Scientists believe 20-somethings with hearing aids will soon become more common as hearing loss is a public health issue.
When you consider extreme hearing loss, thoughts of elderly people might come to mind. But over the past few years, there has been a surge in hearing loss impacting all age groups. Hearing loss clearly isn’t an aging issue it’s an increasing crisis and the rising cases among all age groups illustrates this.
Researchers predict that in the next 40 years, hearing loss rates will double among adults 20 and older. The healthcare community sees this as a major public health problem. One in five people is, according to John Hopkins medical research, having a hard time communicating as a result of extreme hearing loss.
Let’s find out why experts are so worried and what’s contributing to an increase in hearing loss among all age groups.
Hearing Loss Can Trigger Further Health Concerns
It’s a horrible thing to have to go through severe hearing loss. Communication is aggravating, fatiguing, and demanding every day. It can cause individuals to stop doing what they enjoy and disengage from family and friends. When you’re going through significant hearing loss, it will be impossible to be active without getting help.
Those who have untreated hearing loss are afflicted by more than diminished hearing. They’re also more likely to experience the following
- Other severe health conditions
- Injuries from recurring falls
- Cognitive decline
They also have difficulty getting their basic needs met and are more likely to have problems with personal relationships.
Individuals who experience hearing loss are impacted in their personal lives and could also have increased:
- Accident rates
- Healthcare costs
- Insurance rates
- Disability rates
- Needs for public assistance
We need to combat hearing loss as a society because as these factors show, hearing loss is a significant obstacle.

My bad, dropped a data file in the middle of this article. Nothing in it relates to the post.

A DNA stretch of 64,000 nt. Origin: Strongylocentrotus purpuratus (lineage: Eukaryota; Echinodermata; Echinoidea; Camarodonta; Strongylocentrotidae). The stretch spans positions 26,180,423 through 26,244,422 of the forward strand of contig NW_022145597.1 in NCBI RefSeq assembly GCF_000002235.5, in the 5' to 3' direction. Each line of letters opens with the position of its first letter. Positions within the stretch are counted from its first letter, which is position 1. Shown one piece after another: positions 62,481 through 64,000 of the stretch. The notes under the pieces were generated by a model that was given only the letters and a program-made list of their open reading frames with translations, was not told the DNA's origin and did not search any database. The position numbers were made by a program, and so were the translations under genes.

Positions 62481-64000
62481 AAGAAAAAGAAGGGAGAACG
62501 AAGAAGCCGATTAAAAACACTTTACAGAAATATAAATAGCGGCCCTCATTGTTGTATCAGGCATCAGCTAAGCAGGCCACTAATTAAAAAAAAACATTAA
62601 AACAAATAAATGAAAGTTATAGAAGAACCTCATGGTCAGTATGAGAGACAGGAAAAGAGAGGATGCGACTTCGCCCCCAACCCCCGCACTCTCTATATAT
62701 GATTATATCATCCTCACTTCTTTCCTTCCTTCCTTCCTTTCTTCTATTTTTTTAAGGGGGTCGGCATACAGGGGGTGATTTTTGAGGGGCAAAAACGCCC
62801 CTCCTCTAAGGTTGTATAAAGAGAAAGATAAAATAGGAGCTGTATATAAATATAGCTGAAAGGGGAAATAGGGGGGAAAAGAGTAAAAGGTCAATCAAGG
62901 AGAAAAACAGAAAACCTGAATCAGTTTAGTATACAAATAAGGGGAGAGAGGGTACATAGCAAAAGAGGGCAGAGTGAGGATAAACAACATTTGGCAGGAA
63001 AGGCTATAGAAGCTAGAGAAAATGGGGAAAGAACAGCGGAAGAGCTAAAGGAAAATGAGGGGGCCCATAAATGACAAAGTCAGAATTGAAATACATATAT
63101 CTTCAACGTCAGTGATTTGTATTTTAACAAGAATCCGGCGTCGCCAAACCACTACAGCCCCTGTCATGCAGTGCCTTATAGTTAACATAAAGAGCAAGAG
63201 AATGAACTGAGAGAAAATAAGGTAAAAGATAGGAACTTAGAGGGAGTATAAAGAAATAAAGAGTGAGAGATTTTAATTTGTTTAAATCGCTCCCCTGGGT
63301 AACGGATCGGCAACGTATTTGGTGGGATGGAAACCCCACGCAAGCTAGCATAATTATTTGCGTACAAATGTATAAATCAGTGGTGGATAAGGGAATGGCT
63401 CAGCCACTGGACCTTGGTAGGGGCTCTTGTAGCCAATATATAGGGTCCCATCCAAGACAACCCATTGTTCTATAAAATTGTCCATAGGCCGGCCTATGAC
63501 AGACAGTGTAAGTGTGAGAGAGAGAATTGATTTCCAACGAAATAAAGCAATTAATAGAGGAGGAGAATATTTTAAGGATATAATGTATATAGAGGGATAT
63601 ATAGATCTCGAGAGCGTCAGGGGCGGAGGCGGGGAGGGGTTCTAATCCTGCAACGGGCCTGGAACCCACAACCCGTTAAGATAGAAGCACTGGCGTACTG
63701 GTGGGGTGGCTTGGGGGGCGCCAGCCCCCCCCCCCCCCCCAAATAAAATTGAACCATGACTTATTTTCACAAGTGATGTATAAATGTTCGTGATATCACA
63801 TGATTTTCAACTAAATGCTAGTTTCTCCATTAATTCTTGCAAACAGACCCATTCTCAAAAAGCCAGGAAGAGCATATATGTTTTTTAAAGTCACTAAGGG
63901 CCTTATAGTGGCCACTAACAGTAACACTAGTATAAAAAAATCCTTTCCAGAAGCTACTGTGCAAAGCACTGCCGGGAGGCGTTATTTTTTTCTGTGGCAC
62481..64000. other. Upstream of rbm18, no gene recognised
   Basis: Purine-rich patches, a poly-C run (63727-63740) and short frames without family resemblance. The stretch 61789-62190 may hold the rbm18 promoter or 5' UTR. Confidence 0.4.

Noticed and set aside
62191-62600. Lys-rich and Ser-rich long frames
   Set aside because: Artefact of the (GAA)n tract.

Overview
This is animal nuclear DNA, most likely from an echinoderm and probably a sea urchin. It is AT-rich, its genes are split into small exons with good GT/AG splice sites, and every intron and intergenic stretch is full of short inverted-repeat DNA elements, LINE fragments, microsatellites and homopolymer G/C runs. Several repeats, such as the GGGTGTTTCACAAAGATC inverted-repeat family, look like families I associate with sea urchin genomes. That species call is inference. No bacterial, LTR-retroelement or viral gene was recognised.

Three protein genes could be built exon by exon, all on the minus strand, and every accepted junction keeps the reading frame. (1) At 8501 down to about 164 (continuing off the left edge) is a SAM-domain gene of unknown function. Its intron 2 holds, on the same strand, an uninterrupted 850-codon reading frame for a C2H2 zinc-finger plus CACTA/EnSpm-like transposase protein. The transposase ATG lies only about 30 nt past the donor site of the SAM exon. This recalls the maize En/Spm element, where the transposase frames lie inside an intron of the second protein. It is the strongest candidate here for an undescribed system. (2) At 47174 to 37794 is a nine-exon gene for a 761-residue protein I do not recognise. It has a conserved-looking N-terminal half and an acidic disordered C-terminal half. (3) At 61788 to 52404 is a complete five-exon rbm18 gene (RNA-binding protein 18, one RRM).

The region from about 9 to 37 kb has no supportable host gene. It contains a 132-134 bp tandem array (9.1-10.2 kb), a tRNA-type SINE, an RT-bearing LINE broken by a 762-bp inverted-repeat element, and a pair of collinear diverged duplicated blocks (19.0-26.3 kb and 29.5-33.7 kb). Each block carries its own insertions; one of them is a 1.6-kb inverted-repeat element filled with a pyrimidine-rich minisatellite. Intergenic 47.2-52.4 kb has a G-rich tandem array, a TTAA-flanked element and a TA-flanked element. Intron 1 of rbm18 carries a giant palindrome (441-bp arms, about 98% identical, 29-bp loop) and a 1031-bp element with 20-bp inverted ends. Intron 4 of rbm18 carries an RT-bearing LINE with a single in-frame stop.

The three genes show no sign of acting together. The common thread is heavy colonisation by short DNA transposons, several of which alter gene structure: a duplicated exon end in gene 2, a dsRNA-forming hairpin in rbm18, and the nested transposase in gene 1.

What’s Contributing to Increased Hearing Loss Across Multiple Age Groups?
There are several factors causing the present rise in hearing loss. One factor is the increased incidence of common diseases that can cause hearing loss, such as:
- Anxiety and unmanaged stress
- Cardiovascular disease
- Poor diet and a lack of regular exercise
- High blood pressure
More individuals are dealing with these and associated disorders at younger ages, which leads to additional hearing loss.
Lifestyle also plays a major role in the increased incidence of hearing loss. Exposure to loud noises is more prevalent, especially in recreation areas and work environments. We’re being exposed to loud noises and music in more places and modern technology is getting louder. It’s often the younger age groups who have the highest level of noise exposure in:
- Bars, clubs, and concerts
- Shooting ranges
Also, many people are cranking the volume of their music up to harmful volumes and are using earbuds. And a greater number of people are now making use of painkillers, either to manage chronic pain or recreationally. Prolonged, regular use of opiates, ibuprofen, acetaminophen, and aspirin have also been associated with a higher risk of hearing loss.
How is Society Responding to Hearing Loss as a Health Crisis?
Local, national, and world organizations have taken notice. They’re educating the public as a measure to reduce this growing trend with the following:
- Risk factors
- Treatment possibilities
Individuals are being urged by these organizations to:
- Wear their hearing aids
- Get their hearing evaluated sooner in their lives
- Know their degree of hearing loss risk
Any delays in these activities make the impact of hearing loss a lot worse.
Solutions are being looked for by government organizations, healthcare providers, and scientists. Hearing aid related costs are also being tackled. This will help improve accessibility to state-of-the-art hearing technologies that greatly improve lives.
Comprehensive strategies are being formulated by the World Health Organization (WHO) and other organizations as well as scientists. They are combining awareness, education, and health services to decrease the danger of hearing loss among underserved groups.
Among their contributions, they’ve created research-based guidelines for communities, which help local leaders understand the health affects of noise. They show what safe noise exposure is, and help communities reduce noise exposure for residents. They’re also pushing forward research into how hearing loss is raised with the use and abuse of opiates.
What You Can do?
Hearing loss is a public health issue so stay informed. Take steps to slow the progression of your own hearing loss and share useful information with people.
Have your own hearing checked if you think you’re experiencing hearing loss. Be sure you get and wear your hearing aids if you discover that you need them.
Preventing hearing loss is the main goal. You’re helping other people who are dealing with hearing loss understand that they’re not alone when you wear your hearing aids. You’re bringing awareness about the problem of hearing loss in your community. This awareness has the power to improve attitudes, actions, and policies.